Glen Allsopp, blog master of the website “ViperChill,” argued that continual innovation is necessary to stay responsive. I would argue that his sage advice applies not only to blog viability, but to life in general. This summer (instead of teaching), I devoted my time to regrouping and getting my instructional house in order.
This included a total revamp of my Principles of Management course, to include an integrated chapter/main concept/exercise workbook, a system of individual student mentors, and an electronic interface (which will allow students to ask questions in real time). Examples from the masters were necessary for me to accomplish this goal. Excellent sources included Barbara Millis, Joseph Raelin, Harvey Brightman, and Ken Bain.
The effort entailed upfront costs, but one that going forward will only require updates. This repository will save instructor class prep time, prevent student confusion, and optimize course shell organization (because everything is now in one tidy place as opposed to scattered across several PowerPoint files). In addition, I’m experimenting with overhauling classroom management by making students an integral part of the learning process. The redesign will include:
- MBO: Students will be required to meet with the professor twice per term to ascertain goal progress toward their “Personal Success Plan.” This exercise will provide real world experience in Management by Objectives. In these sessions the professor will ask students: (1) What is it I’m doing that you find helpful, and that you would like for me to continue?; and (2) What is it that you find hurtful that you would like for me to stop?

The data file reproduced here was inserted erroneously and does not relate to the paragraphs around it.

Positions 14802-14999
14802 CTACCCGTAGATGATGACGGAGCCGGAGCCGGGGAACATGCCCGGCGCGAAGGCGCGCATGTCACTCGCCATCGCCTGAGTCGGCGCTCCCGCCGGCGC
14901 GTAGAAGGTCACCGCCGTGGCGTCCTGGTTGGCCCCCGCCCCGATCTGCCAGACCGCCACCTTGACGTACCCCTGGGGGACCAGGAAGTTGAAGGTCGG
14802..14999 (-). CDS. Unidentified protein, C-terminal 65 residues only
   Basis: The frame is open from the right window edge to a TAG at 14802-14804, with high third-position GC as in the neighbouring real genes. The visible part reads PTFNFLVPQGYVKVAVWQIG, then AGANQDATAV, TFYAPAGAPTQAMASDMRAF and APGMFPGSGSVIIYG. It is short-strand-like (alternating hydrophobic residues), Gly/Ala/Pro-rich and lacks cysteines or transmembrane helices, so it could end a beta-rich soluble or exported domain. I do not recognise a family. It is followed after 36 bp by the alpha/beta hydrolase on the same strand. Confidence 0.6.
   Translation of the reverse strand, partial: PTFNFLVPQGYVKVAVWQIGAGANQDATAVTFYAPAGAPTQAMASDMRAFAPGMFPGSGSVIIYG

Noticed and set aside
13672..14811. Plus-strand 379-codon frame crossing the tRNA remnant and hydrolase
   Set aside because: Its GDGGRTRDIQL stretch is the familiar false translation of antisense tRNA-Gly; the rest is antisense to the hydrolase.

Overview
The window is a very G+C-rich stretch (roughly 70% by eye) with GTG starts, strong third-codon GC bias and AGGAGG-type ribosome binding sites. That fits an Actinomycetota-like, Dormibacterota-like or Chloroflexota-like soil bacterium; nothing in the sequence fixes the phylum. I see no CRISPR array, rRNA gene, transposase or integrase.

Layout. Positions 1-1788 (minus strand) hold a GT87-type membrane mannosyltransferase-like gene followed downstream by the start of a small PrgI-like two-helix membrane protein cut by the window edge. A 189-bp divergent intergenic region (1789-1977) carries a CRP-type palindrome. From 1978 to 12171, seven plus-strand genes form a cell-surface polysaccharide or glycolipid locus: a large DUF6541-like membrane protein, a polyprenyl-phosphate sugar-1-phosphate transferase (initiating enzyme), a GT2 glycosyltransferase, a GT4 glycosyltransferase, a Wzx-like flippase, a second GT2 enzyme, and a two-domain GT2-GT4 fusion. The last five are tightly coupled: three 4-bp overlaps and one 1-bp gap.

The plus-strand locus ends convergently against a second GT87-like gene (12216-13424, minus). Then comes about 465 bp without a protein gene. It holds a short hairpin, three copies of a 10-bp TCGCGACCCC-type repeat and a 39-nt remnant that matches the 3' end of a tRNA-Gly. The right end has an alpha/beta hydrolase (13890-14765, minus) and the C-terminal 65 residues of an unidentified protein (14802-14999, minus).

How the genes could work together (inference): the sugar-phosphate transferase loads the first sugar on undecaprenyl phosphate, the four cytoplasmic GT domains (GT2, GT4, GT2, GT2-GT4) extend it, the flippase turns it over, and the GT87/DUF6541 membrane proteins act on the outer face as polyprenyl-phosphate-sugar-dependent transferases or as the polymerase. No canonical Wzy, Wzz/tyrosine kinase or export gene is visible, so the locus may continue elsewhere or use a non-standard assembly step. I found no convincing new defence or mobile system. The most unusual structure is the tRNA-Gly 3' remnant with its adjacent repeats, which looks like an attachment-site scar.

- Suggestion Box. The D2L Course Shell will contain a “Suggestion Box” (with an anonymous posting option) in which students can indicate suggested course improvements. Specifically, they will respond to the following questions: (1) What do you consider to be the problem? (2) How does it hinder learning? (3) What is your suggested solution? (4) How would you as the manager address this?
- Co-determination Council: Communications Directors from each team will form a “Codetermination Council” that will meet with the professor weekly to discuss team preferences regarding class content, structure, and activities. Meeting outcomes will be recorded in a Quality Improvement Plan, designed to be a “living” document amended throughout the course term.
- Civility Policy: Co-determination members will formulate a “Civility Policy,” which will (1) define civil classroom behavior; (2) outline expected class conduct; and (3) create sanctions for non-compliance.
Through materials overhaul and inclusion of behavioral expectations, class has been restructured to a cooperative learning experience, a democratic form of governance in which both students and the instructor engage in reciprocal teaching.
On a personal note, I’ve chosen to expand my horizons through an MTSU non-credit degree program. Writer’s Loft pairs individuals with an established writer in the genre of their choice (e.g., screenplay writing, poetry, fiction, short story, and non-fiction). The process of learning about craft while simultaneously producing a viable product has been challenging (to say the least), but increasingly fun as I find myself “getting the hang of it.”
Stretching from our comfort zones forces us to learn. Golden suggests new activities which require novel thinking grow dendrites, strengthening our mind, and our ability to make connections; enhancing “computational ability” and brain circuitry. Accordingly, “All of life should be a learning experience.” Activities suggested by the San Diego Brain Injury Foundation include puzzles, playing a musical instrument, fixing something, dancing, sailboat racing, chess, and bridge.
We’ve never too old to learn. The “youthfulness” it promotes may be well worth the effort.
MERLOT Pedagogy: Cooperative/Collaborative Learning
The Jigsaw method
Cooperative Learning for Higher Education (Millis & Cottrell)
Creating Leaderful Organizations: How to Bring out Leadership in Everyone (Raelin)
What the Best College Teachers do (Bain)